Starring: Dwayne Johnson, Carla Gugino, Alexandra Daddario, Ioan Gruffudd, Archie Panjabi, Hugo Johnstone-Burt, Art Parkinson and Paul Giamatti
Directed by: Brad Peyton
Cert: 12A Release Date: May 28th 2015
Ah yes, the summer movie season. Time to park our brains in the cinema foyer and enter into the popcorn filled darkness to enjoy some special effects wizardry and some cool actors in peril. It’s unfortunate then that in a time when real life events overshadow those created by Hollywood, such a venture makes for an empty experience where no amount of crumbling skyscrapers can make up for a script that has enough jarring lines and hammy dialogue to fill the fault line ten times over.
Director Brad Peyton, who previously worked with Dwayne Johnson on Journey 2: The Mysterious Island opens the film promisingly enough with a nail-biting ravine rescue. Johnson proves he’s got the mettle to handle any crisis as Ray, an LA Fire Department Search and Rescue helicopter pilot. When the San Andreas Fault triggers a 9 plus magnitude quake up the West coast, he and his estranged wife Emma (Carla Gugino) set out from LA to San Francisco to rescue their teenage daughter Blake (played with gusto by Alexandra Daddario).
Despite being a strong clever young woman who leads the charge when it comes to survival techniques, Blake suffers the summer blockbuster hottie tag last seen in Transformers, with contrived plot devices as the disaster ensues that require the removal of her outer clothing. You can almost hear her groan as her male co-stars shirts remain in situ.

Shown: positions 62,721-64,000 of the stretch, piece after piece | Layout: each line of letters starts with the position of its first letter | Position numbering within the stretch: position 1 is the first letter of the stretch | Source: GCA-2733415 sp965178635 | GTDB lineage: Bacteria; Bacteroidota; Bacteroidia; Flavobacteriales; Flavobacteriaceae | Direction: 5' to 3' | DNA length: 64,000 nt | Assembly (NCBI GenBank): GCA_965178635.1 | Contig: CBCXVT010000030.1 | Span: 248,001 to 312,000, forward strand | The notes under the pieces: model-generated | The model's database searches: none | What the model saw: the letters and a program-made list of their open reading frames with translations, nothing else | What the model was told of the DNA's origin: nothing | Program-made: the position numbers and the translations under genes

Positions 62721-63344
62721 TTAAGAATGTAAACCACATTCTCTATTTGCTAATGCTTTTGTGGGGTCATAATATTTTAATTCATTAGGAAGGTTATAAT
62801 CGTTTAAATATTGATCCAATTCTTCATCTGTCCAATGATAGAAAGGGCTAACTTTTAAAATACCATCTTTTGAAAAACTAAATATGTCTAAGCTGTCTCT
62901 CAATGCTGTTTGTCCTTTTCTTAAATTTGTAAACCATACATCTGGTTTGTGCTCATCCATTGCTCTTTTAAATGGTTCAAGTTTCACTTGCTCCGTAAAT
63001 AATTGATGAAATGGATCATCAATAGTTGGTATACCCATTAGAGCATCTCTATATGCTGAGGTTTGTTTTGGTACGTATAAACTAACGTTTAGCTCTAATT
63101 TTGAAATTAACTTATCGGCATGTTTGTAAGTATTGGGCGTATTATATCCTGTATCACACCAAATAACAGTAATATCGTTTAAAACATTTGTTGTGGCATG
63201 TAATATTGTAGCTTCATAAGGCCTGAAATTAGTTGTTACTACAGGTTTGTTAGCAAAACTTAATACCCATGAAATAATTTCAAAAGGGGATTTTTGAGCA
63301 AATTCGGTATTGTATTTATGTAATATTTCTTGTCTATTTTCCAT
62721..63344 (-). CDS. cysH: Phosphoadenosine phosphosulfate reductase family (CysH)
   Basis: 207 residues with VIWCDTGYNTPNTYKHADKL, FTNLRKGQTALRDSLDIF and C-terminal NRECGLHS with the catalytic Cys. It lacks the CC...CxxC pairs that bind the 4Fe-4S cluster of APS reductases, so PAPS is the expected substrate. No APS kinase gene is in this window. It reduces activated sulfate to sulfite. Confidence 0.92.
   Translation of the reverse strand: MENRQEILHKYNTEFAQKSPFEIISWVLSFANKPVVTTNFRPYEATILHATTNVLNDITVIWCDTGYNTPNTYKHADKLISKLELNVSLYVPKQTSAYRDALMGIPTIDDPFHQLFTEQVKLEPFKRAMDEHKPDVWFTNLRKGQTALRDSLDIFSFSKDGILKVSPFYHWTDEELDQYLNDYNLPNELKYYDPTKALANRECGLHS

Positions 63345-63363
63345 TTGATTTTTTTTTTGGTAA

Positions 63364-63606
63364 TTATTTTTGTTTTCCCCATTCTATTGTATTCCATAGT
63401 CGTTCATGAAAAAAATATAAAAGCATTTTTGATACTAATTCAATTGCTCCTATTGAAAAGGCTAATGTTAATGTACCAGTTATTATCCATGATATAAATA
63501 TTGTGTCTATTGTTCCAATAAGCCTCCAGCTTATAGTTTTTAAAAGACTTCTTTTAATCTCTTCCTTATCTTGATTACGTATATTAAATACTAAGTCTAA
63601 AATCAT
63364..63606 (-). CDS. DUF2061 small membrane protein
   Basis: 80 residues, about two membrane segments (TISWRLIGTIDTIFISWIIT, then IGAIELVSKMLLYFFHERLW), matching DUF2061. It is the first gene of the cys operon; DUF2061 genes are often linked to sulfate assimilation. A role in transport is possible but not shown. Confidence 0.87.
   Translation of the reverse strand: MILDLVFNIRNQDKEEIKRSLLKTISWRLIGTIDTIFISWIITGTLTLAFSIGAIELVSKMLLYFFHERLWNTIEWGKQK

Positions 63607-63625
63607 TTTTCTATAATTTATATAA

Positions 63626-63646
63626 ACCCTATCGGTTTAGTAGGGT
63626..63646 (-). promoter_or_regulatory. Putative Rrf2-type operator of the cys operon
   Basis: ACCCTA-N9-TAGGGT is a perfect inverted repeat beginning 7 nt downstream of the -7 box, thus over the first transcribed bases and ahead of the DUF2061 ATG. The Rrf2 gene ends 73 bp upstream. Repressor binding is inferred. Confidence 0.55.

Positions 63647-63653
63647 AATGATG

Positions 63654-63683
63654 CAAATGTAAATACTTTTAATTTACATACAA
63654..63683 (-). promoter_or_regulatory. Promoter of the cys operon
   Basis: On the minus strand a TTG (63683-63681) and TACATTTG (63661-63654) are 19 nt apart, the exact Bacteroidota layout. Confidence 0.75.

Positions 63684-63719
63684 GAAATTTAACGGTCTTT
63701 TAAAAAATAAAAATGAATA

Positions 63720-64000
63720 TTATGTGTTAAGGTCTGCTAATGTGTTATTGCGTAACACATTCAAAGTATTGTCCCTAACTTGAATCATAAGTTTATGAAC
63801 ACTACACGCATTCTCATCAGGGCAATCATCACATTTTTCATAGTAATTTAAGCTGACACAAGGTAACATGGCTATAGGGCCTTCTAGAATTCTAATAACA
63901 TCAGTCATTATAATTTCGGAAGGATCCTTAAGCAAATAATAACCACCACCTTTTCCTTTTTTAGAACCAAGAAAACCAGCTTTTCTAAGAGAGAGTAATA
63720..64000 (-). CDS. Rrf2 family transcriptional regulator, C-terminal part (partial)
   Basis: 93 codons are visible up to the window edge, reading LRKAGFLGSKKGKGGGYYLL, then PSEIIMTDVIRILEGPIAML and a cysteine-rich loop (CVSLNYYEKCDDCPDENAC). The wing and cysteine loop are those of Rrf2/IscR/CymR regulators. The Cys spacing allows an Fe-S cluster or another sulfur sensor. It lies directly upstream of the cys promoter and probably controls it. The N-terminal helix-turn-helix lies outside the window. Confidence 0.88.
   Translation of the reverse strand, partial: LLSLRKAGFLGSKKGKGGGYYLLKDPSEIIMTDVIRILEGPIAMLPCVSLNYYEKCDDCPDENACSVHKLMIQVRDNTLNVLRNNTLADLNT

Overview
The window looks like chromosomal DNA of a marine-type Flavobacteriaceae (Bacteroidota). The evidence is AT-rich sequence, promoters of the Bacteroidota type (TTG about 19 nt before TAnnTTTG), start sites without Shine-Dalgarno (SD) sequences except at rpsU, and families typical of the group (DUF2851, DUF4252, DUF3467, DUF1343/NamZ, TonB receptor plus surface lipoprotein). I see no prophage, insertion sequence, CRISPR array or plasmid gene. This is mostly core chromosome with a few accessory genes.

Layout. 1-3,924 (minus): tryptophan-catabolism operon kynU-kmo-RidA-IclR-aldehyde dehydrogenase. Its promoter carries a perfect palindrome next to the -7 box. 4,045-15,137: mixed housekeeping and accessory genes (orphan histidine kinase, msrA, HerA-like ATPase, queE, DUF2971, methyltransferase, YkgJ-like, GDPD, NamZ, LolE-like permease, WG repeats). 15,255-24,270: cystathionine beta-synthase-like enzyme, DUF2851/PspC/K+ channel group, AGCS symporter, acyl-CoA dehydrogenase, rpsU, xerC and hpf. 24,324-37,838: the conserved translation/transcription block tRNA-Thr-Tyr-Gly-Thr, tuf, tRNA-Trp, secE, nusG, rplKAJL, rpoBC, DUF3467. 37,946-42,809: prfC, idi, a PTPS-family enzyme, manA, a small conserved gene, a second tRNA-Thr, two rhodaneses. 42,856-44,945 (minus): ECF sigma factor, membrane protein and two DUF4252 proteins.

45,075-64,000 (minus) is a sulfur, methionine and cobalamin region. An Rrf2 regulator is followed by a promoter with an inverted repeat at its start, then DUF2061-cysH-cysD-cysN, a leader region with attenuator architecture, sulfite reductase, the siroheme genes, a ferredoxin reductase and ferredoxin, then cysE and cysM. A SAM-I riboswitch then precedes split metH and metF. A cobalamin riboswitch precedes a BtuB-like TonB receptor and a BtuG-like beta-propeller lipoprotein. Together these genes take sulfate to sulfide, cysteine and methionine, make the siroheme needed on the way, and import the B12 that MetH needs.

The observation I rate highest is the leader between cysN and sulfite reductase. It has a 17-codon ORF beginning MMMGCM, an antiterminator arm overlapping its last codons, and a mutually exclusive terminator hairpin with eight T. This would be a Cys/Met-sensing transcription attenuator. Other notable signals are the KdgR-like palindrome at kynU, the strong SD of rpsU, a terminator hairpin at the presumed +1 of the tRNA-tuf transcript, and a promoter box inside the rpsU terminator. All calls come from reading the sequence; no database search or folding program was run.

Dwayne Johnson is the perfect leading man for this type of film but he’s weighed down by a family back story that rings hollow when it should move the audience. A cathartic moment feels forced and the pressure weighs heavy on Johnson to bring the heart needed when the script is wafer thin.
A mixed bag when it comes to the CGI, some effects are jaw-dropping in their photo-realistic bedazzlement while others are patchy and you feel like you can almost see the wizard behind the curtain turning the wheels and pressing the buttons. When Johnson and Gugino take to the water, you can imagine the green screen around them as the seams begin to come apart. The tsunami is ridiculous and was realised to better effect in last year’s Godzilla. Here they face the giant wave head on, in a boat, riding upwards to its crest in a frankly ludicrous scene that cost way more than it actually delivered.
Shot in Australia, Home and Away’s Hugo Johnstone-Burt plays Blake’s love interest Ben as a bumbling Hugh Grant-like Brit while Kylie Minogue pops up for a quick cameo, delivering her catty American lines with the relish of someone who is under no illusions as to what type of movie she’s in. With a screenplay by Carlton Cuse (Lost, Bates Motel) several lines roll like tumbleweed across the screen. When Blake asks her mother’s new entrepreneur boyfriend (Ioan Gruffudd) why he has no children he replies that his children are the buildings he’s raised. Cue awkward silence. Paul Giamatti plays the seismologist boffin well, though spends much of the film warning of impending further quakes from under his desk.
The bar has been raised so high on disaster movies that it feels like San Andreas has no-where to go. We’ve seen destruction like this before and we’ve seen it done better. Perhaps the bar can be raised now with the scripts for these films. The genre can produce classics, this we know. How about a little old school magic next time. **